“Three brothers return to Hartgrove Hall after World War II to find their beloved home hard-used by military forces and greatly in need of repair. Their efforts are complicated by the introduction of the oldest brother’s fiancé, Edie Rose, whose beautiful voice instilled hope in the British citizenry during the darkness of war. Soon, all three brothers are in love with Edie, but only one will ultimately win her hand. Fast-forward to present times and Edie has just passed away, leaving Fox reeling from his wife’s death and mired in grief. Called upon to babysit his four-year-old grandson one day, he discovers that the lad is a prodigy at the piano with an uncanny ability to impart through his grandfather’s musical compositions the emotions Fox felt when writing them. This novel is a joy to read and fills readers with a hope of restoration in the face of loss.” —Vicki Burger, Wind City Books, Casper, WY

    My Name Is Lucy Barton: A Novel, by Elizabeth Strout
    (Random House, 9781400067695, $26)
    “Strout has the incredible ability to take ordinary, even mundane situations and use them to make acute observations on the human condition. A mother’s visit to her daughter in the hospital becomes the vehicle for an astute examination of daily needs, desires, yearnings, wishes, and dreams that become so much of the remembered experience. Using spare, precise, but beautiful language, she has produced another masterpiece in a growing list of impressive work.” —Bill Cusumano, Square Books, Oxford, MS

    Rosalie Lightning: A Graphic Memoir, by Tom Hart
    (St. Martin’s Press, 9781250049940, $19.99)
    Rosalie Lightning is a haunting and beautiful memoir that lays bare the love parents can have for their children. Hart’s simple renditions of his life before and after the death of his young daughter are successful symbols, lucidly conveying the widest range of emotions and thoughts. It would be a disservice to say Rosalie Lightning just made me cry — it also burrowed into my heart. Hart describes the most unthinkable, painful event that can happen to a parent, and even more extraordinarily, he describes the love and the life that is still available afterwards. Rosalie was a joy to read about, and even on the darkest pages, I am glad he gave this gift of a memoir.” —Lyla Wortham, Whistle-Stop Mercantile, Douglas, WY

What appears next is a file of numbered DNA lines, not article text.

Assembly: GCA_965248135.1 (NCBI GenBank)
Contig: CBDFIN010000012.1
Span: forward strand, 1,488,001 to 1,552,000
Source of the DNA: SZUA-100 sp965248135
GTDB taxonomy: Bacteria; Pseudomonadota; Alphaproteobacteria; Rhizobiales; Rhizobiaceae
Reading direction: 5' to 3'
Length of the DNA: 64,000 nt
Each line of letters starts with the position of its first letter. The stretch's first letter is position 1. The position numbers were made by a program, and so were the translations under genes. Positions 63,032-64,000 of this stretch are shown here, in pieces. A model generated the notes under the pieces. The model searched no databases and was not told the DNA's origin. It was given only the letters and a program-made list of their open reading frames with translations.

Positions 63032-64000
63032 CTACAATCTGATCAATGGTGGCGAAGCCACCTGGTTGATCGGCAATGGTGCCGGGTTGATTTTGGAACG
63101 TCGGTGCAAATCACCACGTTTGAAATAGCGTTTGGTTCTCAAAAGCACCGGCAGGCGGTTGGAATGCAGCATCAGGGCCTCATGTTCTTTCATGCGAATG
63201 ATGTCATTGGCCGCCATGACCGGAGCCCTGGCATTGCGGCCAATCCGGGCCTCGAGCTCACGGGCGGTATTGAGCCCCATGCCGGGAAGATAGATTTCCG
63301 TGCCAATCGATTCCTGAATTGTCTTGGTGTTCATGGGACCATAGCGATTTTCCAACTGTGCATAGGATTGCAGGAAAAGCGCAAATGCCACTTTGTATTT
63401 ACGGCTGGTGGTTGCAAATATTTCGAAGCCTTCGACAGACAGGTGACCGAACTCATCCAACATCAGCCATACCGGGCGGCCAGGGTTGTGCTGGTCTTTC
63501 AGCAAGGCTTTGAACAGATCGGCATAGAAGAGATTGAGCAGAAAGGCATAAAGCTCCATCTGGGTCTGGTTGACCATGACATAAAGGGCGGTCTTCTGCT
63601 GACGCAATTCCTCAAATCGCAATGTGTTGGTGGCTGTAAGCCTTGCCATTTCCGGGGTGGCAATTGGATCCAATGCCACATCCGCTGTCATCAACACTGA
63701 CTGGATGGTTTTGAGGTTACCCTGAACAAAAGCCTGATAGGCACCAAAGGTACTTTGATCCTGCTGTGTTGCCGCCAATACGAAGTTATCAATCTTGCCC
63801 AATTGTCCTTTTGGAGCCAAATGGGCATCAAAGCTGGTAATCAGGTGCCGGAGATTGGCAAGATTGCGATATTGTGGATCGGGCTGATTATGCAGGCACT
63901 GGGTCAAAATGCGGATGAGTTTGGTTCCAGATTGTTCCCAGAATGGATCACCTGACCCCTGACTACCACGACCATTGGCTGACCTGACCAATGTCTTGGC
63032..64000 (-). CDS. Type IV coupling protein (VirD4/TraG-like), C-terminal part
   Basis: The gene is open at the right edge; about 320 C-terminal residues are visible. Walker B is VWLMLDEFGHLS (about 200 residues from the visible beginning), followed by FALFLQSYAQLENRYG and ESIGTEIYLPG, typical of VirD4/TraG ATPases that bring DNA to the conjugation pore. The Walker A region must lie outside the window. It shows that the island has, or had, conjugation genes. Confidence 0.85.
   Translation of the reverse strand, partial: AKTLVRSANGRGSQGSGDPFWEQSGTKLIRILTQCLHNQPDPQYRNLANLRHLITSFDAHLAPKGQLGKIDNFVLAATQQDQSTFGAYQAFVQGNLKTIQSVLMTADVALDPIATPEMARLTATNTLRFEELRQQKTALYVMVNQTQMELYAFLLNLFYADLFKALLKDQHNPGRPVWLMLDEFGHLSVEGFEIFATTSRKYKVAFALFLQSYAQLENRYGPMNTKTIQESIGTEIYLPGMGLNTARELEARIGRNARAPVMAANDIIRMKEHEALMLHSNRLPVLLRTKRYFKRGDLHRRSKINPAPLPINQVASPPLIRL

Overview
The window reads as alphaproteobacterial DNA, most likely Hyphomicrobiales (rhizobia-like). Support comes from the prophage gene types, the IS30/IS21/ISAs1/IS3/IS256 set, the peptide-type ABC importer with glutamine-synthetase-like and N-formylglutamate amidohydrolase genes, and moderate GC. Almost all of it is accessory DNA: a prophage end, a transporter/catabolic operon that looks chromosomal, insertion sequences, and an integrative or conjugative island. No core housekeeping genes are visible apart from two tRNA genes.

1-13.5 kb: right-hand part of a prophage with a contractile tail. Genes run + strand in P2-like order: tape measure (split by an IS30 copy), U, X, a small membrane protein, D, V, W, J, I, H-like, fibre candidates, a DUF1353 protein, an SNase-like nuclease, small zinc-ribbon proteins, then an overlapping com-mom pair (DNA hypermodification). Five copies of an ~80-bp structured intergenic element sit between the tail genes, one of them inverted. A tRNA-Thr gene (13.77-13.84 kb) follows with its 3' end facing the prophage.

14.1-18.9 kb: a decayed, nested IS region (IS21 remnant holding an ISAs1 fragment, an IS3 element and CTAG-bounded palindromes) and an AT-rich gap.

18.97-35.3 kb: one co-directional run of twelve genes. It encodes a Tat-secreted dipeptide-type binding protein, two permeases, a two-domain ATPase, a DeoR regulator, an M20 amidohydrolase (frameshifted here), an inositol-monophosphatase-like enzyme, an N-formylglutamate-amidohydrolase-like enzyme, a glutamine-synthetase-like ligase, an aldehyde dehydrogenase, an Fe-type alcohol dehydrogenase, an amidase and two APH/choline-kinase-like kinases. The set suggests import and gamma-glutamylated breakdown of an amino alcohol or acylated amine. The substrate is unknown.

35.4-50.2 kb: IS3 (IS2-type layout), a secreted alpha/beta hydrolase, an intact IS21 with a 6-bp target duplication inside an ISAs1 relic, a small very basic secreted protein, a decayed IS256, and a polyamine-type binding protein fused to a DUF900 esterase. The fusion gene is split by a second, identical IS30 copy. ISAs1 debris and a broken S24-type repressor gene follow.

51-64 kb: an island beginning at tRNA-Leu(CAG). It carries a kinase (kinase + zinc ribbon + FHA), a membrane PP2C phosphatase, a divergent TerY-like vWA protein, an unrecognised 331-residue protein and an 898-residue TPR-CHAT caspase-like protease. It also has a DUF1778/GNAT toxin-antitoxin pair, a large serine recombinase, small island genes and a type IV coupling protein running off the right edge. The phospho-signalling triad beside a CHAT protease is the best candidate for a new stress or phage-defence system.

American Housewife: Stories, by Helen Ellis
    (Doubleday, 9780385541039,$24)
    American Housewife is a little arsenic cupcake of a book: adorable and lethal! Each of the stories features a housewife who does all the usual hausfrau things, but with a homicidal twist. Each of these ladies stand by their man — and sometimes they kill for him. I was spellbound and loved every vicious one of them, from their perfectly coiffed hair and gel-manicured fingers to their coal-black hearts! This is the guiltiest of guilty pleasures!” —Lauren Peugh, Changing Hands Bookstore, Tempe, AZ